This two day conference aims to explore the wide range of ways in which ideas and ideals of comfort were expressed in and through the home; how these changed over time and space, and whether it is possible to identify a European conceptualisation of home and comfort.
Home is widely recognised as a place of emotional attachment, often expressed and articulated through material objects which lie at the heart of attempts to uncover what made a house into a home. One important aspect of this is the notion of comfort, both in a physical and emotional sense; yet comfort is a relative term, its fulfilment dependent upon a wide range of economic, social, cultural, environmental and psychological factors – from wealth to the weather, and from family to fashion. This conference aims to explore the wide range of ways in which ideas and ideals of comfort were expressed in and through the home; how these changed over time and space, and whether it is possible to identify a European conceptualisation of home and comfort.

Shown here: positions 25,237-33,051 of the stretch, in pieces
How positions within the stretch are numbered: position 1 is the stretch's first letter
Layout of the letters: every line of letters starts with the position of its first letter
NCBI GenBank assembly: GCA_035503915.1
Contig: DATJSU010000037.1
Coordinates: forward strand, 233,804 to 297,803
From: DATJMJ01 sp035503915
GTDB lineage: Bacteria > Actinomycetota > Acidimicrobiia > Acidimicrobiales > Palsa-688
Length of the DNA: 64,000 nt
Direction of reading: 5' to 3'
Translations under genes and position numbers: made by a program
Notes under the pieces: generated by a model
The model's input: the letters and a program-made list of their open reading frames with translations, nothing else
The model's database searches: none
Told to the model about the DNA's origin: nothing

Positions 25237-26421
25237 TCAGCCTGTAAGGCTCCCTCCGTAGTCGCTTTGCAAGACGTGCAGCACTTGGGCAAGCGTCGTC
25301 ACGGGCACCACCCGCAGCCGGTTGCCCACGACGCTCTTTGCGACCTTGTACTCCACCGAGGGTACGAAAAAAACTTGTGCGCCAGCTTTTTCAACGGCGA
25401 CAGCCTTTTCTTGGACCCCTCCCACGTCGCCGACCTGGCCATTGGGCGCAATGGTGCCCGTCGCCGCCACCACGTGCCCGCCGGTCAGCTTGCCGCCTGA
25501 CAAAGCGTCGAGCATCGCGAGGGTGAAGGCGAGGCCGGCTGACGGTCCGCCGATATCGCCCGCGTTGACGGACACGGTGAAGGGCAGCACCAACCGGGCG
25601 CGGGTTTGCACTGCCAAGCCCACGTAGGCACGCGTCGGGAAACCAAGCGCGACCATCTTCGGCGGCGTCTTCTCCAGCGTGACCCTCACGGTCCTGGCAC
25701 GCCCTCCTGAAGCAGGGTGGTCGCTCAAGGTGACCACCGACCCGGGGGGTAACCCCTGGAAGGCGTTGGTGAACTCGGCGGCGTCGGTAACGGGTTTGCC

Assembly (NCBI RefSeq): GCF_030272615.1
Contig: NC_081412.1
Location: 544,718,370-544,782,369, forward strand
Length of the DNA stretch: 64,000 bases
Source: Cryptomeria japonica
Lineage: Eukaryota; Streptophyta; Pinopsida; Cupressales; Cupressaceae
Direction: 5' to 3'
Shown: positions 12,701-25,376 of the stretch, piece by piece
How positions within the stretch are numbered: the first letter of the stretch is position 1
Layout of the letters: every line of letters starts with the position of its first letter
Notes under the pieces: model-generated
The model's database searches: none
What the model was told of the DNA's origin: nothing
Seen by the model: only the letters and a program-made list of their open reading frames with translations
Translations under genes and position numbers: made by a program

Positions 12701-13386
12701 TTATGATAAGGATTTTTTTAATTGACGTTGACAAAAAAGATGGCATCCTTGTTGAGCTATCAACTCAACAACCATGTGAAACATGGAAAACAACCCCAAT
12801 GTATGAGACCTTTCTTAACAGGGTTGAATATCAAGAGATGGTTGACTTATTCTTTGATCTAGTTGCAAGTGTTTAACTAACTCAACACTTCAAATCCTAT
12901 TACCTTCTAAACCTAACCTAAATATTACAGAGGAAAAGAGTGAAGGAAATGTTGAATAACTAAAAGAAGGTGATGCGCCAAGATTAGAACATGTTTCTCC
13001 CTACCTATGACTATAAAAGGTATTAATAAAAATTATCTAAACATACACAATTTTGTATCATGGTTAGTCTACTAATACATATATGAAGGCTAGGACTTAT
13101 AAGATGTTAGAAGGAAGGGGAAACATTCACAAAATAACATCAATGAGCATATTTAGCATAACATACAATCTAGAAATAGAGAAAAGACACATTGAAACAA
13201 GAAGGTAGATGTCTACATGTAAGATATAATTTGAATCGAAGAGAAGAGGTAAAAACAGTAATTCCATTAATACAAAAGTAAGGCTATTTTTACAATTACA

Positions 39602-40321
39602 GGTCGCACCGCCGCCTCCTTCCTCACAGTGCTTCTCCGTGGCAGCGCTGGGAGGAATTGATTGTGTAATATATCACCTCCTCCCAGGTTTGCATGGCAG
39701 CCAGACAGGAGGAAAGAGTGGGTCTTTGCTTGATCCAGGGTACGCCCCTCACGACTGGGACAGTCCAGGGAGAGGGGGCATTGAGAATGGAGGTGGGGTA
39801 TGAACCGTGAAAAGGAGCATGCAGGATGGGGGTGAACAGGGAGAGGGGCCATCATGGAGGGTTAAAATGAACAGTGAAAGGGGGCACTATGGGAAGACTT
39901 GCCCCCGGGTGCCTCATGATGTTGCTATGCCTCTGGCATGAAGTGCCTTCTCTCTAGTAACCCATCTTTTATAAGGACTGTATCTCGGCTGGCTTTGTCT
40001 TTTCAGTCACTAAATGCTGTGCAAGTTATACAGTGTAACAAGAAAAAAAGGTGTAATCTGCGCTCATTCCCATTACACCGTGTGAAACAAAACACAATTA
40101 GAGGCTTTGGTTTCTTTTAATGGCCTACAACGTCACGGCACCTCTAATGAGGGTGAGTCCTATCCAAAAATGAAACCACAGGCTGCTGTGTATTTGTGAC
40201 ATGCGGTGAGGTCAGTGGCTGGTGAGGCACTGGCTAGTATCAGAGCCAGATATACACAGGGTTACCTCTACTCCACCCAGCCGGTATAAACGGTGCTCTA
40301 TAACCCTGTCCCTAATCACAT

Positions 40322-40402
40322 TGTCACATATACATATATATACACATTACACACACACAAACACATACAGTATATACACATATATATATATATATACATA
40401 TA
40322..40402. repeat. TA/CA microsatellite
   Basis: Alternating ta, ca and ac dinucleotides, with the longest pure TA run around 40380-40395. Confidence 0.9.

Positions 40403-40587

The conference will take place at Chetham’s Library in Manchester – the oldest public reference library in the UK, established in 1653. It holds over 100,000 volumes, more than half them published before 1851, and is open to readers free of charge. We hope that you’ll have the opportunity to visit the library during the course of the conference.
Our conference will take place in the baronial hall, which is part of the original Manor House acquired with the bequest made by Humphrey Chetham for use as a free library and charity school.
Please note that all speakers need to register for the conference. We are restricted in the number of people that the room will hold, so please register early!
You can register here. The registration fee is £75 with a reduced fee of £35 for PhD students. This covers all lunches and refreshments during the conference, and the reception; accommodation and the conference dinner (which will be held in a nearby restaurant) are not included in the registration fee.